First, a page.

One thing I find interesting is that the Apostle Paul was raised in a culture that also placed a high value on logic and reason. Paul, or Saul as he was named at birth, did not grow up in Galilee or the area surrounding Jerusalem as did most of Jesus’ earliest followers. He was raised in Tarsus which was located in what today would be the country of Turkey. Tarsus was a wealthy city, strategically located near the crossroads of major trade routes.
The city was heavily influenced by Greco-Roman culture which had given birth to innumerable contributions to the world’s knowledge of math, science, governmental principles, philosophy and the arts. Tarsus itself was a considered an important intellectual center in the Roman Empire that rivaled Athens and Alexandria in terms of thought leadership, learning and culture.
Although Tarsus was a predominantly Gentile city, Saul came from a Jewish family of tent makers which was apparently well-positioned as he was born a Roman citizen during a time when only 10% of the empire’s population had been granted citizenship. Saul likely was instructed in the Greco-Roman schools of Tarsus where he would have learned the art of writing and the basics of Greek rhetoric and logic. At the age of thirteen, he was sent to Jerusalem to study under a prestigious rabbi.
As a young man, Saul was quite ambitious and sought to make a name for himself by aggressively persecuting Christians, perhaps someday hoping to join the Sanhedrin in Jerusalem. Saul supervised the execution by stoning of Stephen, the first recorded Christian martyr. The Book of Acts, describes how Saul led a severe persecution against Christians dragging off men and women to prison. All of this was achieved before he reached the age of 20. He was a real up and comer in the world of inflicting terror and he was gaining quite a reputation.
Saul then sought to take his campaign to Damascus and while traveling there his life changed dramatically. Saul was struck blind by a bolt of light from heaven and heard the voice of the Lord question him as to why he was perpetrating such evil. Saul sheltered for three days blinded and unwilling to eat or drink. His physical blindness perhaps providing a means for him to become aware of his spiritual blindness.
Then, a faithful Christian named Ananais was directed by God to seek out Saul, lay hands on him and proclaim “Brother Saul, the Lord Jesus, who appeared to you on your way here, has sent me so that you may regain your sight and be filled with the Holy Spirit.” Ananais being fully aware of Saul’s reputation for terrorizing Christians, showed extraordinary courage in approaching Saul as he did. History would perhaps be much different if not for this act of bravery.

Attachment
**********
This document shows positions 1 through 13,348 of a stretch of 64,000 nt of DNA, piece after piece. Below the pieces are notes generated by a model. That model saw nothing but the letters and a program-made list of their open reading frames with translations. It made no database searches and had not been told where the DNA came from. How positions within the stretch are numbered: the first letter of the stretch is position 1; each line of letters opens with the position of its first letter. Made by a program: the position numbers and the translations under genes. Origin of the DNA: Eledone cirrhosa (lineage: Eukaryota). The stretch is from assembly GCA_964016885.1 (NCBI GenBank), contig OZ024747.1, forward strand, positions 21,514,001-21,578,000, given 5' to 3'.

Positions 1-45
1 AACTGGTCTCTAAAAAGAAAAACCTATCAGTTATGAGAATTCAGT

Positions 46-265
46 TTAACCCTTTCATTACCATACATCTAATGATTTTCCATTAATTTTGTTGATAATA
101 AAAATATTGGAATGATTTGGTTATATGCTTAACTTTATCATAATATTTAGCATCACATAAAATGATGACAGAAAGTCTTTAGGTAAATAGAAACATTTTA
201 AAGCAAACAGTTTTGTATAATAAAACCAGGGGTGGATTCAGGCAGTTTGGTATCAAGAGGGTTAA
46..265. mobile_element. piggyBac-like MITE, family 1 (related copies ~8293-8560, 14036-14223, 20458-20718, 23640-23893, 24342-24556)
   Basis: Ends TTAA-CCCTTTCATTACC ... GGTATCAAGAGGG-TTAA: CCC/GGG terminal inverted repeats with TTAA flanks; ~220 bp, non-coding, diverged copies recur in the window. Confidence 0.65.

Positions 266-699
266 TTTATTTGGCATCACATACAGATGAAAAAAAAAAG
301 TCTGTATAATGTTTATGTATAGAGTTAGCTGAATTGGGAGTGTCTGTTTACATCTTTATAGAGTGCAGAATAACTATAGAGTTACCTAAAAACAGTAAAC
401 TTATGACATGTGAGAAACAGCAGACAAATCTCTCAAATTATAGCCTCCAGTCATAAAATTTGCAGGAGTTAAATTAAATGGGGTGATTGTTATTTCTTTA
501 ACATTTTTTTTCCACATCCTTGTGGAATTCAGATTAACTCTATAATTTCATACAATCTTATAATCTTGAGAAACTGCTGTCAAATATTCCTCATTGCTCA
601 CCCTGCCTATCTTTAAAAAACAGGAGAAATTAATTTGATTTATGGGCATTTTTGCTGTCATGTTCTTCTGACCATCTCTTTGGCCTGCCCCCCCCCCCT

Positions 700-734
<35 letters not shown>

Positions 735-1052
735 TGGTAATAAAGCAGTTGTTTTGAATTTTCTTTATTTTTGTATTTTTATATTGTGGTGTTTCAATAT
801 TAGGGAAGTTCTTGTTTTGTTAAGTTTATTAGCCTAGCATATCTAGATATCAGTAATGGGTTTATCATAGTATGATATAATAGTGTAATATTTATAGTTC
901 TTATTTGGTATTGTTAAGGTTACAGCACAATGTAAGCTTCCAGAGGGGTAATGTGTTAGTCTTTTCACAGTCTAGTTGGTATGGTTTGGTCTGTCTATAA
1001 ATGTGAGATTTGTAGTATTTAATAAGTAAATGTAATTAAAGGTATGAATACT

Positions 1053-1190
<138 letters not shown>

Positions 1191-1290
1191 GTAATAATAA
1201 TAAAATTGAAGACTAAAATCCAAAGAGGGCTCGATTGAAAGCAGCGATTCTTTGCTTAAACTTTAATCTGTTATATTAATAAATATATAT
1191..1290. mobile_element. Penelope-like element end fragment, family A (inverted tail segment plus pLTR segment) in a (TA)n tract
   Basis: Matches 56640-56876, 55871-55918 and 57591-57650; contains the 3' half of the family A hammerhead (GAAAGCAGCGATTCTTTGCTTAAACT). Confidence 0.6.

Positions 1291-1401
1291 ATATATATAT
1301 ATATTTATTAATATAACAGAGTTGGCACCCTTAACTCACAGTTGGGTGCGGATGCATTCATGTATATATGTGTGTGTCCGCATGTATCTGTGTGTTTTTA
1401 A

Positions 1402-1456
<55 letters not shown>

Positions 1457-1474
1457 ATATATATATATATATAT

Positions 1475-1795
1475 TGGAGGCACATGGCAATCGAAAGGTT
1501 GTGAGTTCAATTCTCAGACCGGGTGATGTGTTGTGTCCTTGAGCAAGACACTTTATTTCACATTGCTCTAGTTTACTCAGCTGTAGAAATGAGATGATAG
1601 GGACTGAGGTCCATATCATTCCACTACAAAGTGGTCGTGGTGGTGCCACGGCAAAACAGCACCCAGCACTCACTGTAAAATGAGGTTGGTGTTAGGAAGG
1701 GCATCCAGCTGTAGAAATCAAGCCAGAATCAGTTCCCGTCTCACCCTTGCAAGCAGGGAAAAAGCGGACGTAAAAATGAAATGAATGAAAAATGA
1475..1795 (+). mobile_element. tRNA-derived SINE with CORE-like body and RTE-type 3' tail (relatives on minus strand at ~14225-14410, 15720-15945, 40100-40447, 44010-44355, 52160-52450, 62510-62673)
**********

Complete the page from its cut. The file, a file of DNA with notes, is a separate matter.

With his sight restored and invigorated by the Holy Spirit, Saul changed his name to Paul, which means small or humble. Despite the name, Paul was not a meek and unassuming individual and soon became just as ambitious in seeking to spread the news of Jesus as he had previously been in persecuting Jesus’ followers. In this new role, Paul became a tireless envoy spreading the message to the Gentile world far beyond the borders of Jerusalem and Israel. It is no small measure due to Paul’s evangelism that one third of the world’s population today is Christian.
One city that Paul visited on his travels was Corinth and today’s epistle reading is the second chapter of Paul’s first letter to the Corinthians.
Paul arrived in Corinth, which is located in what today is the country of Greece, on his second of four missionary trips. Corinth was situated at a strategic shipping point between Rome and Asia and consequently had much wealth. Paul attended the synagogue in Corinth every Sabbath and sought to persuade both Jews and Gentiles in the city to accept Jesus.
In today’s reading, which was written a couple of years after Paul had left the city, he admits to the church members in Corinth that he had come to them in weakness and in fear. He had been afraid because his approach in spreading the news of Jesus to the people of Corinth was not to use human logic and reason but rather rely solely on the power of the Holy Spirit.
So let’s think about this. Paul was a highly educated person trained in Greek rhetoric and logic seeking to minister to a wealthy, intellectual city immersed in Greco-Roman culture that highly prized the skills in which Paul had been trained. And yet, Paul set these skills aside because he knew that trying to convince the Corinthians to adopt Jesus as their Savior by using human wisdom, while perhaps effective in attracting followers in the short-term, would not result in the people truly connecting with God. If someone were to be persuaded to follow Jesus by the power of someone making a clever argument or a scientific proof, they could just as easily be persuaded by some other argument or discovery later.
There is a lesson to us here that our belief in God should not be dependent upon some scientific proof but rather it should grow from the power of the Holy Spirit. We all have that that power within ourselves. However, at times it may become hard to see because other stuff gets in the way.